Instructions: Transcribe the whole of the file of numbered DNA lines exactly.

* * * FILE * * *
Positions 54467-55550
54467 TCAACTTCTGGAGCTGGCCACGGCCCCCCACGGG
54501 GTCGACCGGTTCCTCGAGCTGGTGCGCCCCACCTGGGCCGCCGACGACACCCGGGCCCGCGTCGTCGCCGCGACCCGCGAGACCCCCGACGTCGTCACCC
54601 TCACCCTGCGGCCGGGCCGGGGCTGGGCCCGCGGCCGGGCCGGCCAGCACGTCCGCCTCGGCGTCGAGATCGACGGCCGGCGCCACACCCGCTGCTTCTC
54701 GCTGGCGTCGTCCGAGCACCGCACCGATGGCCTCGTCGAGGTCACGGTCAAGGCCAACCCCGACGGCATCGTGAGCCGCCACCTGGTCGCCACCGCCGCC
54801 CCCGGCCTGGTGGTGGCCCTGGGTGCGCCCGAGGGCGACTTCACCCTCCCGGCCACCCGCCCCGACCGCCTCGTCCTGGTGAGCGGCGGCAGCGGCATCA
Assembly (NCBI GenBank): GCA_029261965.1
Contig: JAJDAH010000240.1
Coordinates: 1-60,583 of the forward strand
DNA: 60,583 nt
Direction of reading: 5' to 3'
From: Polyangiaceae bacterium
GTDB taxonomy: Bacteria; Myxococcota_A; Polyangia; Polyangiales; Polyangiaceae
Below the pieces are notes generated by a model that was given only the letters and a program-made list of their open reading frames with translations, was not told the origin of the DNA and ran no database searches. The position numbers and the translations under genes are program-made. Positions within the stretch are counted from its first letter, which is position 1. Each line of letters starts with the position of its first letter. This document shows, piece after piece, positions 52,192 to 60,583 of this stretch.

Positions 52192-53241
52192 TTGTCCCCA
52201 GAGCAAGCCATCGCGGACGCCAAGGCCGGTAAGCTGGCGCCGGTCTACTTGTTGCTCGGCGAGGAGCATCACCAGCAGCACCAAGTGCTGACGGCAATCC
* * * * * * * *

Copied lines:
Positions 54467-55550
54467 TCAACTTCTGGAGCTGGCCACGGCCCCCCACGGG
54501 GTCGACCGGTTCCTCGAGCTGGTGCGCCCCACCTGGGCCGCCGACGACACCCGGGCCCGCGTCGTCGCCGCGACCCGCGAGACCCCCGACGTCGTCACCC
54601 TCACCCTGCGGCCGGGCCGGGGCTGGGCCCGCGGCCGGGCCGGCCAGCACGTCCGCCTCGGCGTCGAGATCGACGGCCGGCGCCACACCCGCTGCTTCTC
54701 GCTGGCGTCGTCCGAGCACCGCACCGATGGCCTCGTCGAGGTCACGGTCAAGGCCAACCCCGACGGCATCGTGAGCCGCCACCTGGTCGCCACCGCCGCC
54801 CCCGGCCTGGTGGTGGCCCTGGGTGCGCCCGAGGGCGACTTCACCCTCCCGGCCACCCGCCCCGACCGCCTCGTCCTGGTGAGCGGCGGCAGCGGCATCA
Assembly (NCBI GenBank): GCA_029261965.1
Contig: JAJDAH010000240.1
Coordinates: 1-60,583 of the forward strand
DNA: 60,583 nt
Direction of reading: 5' to 3'
From: Polyangiaceae bacterium
GTDB taxonomy: Bacteria; Myxococcota_A; Polyangia; Polyangiales; Polyangiaceae
Below the pieces are notes generated by a model that was given only the letters and a program-made list of their open reading frames with translations, was not told the origin of the DNA and ran no database searches. The position numbers and the translations under genes are program-made. Positions within the stretch are counted from its first letter, which is position 1. Each line of letters starts with the position of its first letter. This document shows, piece after piece, positions 52,192 to 60,583 of this stretch.

Positions 52192-53241
52192 TTGTCCCCA
52201 GAGCAAGCCATCGCGGACGCCAAGGCCGGTAAGCTGGCGCCGGTCTACTTGTTGCTCGGCGAGGAGCATCACCAGCAGCACCAAGTGCTGACGGCAATCC